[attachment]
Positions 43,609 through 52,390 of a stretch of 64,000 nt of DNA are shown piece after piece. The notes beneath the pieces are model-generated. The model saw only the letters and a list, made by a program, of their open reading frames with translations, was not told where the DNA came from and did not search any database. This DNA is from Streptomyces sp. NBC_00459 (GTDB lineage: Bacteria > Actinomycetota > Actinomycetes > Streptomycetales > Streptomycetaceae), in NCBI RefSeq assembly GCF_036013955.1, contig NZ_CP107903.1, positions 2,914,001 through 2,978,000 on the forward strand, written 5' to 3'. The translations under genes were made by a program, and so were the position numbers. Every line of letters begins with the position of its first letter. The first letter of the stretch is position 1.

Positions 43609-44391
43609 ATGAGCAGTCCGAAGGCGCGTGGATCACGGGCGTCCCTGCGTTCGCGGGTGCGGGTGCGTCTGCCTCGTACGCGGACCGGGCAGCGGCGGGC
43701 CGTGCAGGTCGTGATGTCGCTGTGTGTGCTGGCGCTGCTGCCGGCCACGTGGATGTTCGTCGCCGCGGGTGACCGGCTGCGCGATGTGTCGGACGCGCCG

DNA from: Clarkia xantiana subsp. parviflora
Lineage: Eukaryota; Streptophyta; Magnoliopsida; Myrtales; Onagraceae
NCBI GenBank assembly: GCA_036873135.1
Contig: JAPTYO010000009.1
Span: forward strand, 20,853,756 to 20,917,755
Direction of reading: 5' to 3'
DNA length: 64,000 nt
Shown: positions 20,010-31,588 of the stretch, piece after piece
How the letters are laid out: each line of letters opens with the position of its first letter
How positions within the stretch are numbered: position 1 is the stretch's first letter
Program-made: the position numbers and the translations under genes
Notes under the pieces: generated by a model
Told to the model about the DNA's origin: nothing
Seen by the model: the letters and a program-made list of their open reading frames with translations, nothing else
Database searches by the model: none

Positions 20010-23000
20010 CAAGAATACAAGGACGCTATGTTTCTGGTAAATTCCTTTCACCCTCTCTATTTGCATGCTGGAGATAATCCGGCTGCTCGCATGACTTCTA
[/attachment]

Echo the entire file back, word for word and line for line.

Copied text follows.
Positions 43,609 through 52,390 of a stretch of 64,000 nt of DNA are shown piece after piece. The notes beneath the pieces are model-generated. The model saw only the letters and a list, made by a program, of their open reading frames with translations, was not told where the DNA came from and did not search any database. This DNA is from Streptomyces sp. NBC_00459 (GTDB lineage: Bacteria > Actinomycetota > Actinomycetes > Streptomycetales > Streptomycetaceae), in NCBI RefSeq assembly GCF_036013955.1, contig NZ_CP107903.1, positions 2,914,001 through 2,978,000 on the forward strand, written 5' to 3'. The translations under genes were made by a program, and so were the position numbers. Every line of letters begins with the position of its first letter. The first letter of the stretch is position 1.

Positions 43609-44391
43609 ATGAGCAGTCCGAAGGCGCGTGGATCACGGGCGTCCCTGCGTTCGCGGGTGCGGGTGCGTCTGCCTCGTACGCGGACCGGGCAGCGGCGGGC
43701 CGTGCAGGTCGTGATGTCGCTGTGTGTGCTGGCGCTGCTGCCGGCCACGTGGATGTTCGTCGCCGCGGGTGACCGGCTGCGCGATGTGTCGGACGCGCCG

DNA from: Clarkia xantiana subsp. parviflora
Lineage: Eukaryota; Streptophyta; Magnoliopsida; Myrtales; Onagraceae
NCBI GenBank assembly: GCA_036873135.1
Contig: JAPTYO010000009.1
Span: forward strand, 20,853,756 to 20,917,755
Direction of reading: 5' to 3'
DNA length: 64,000 nt
Shown: positions 20,010-31,588 of the stretch, piece after piece
How the letters are laid out: each line of letters opens with the position of its first letter
How positions within the stretch are numbered: position 1 is the stretch's first letter
Program-made: the position numbers and the translations under genes
Notes under the pieces: generated by a model
Told to the model about the DNA's origin: nothing
Seen by the model: the letters and a program-made list of their open reading frames with translations, nothing else
Database searches by the model: none

Positions 20010-23000
20010 CAAGAATACAAGGACGCTATGTTTCTGGTAAATTCCTTTCACCCTCTCTATTTGCATGCTGGAGATAATCCGGCTGCTCGCATGACTTCTA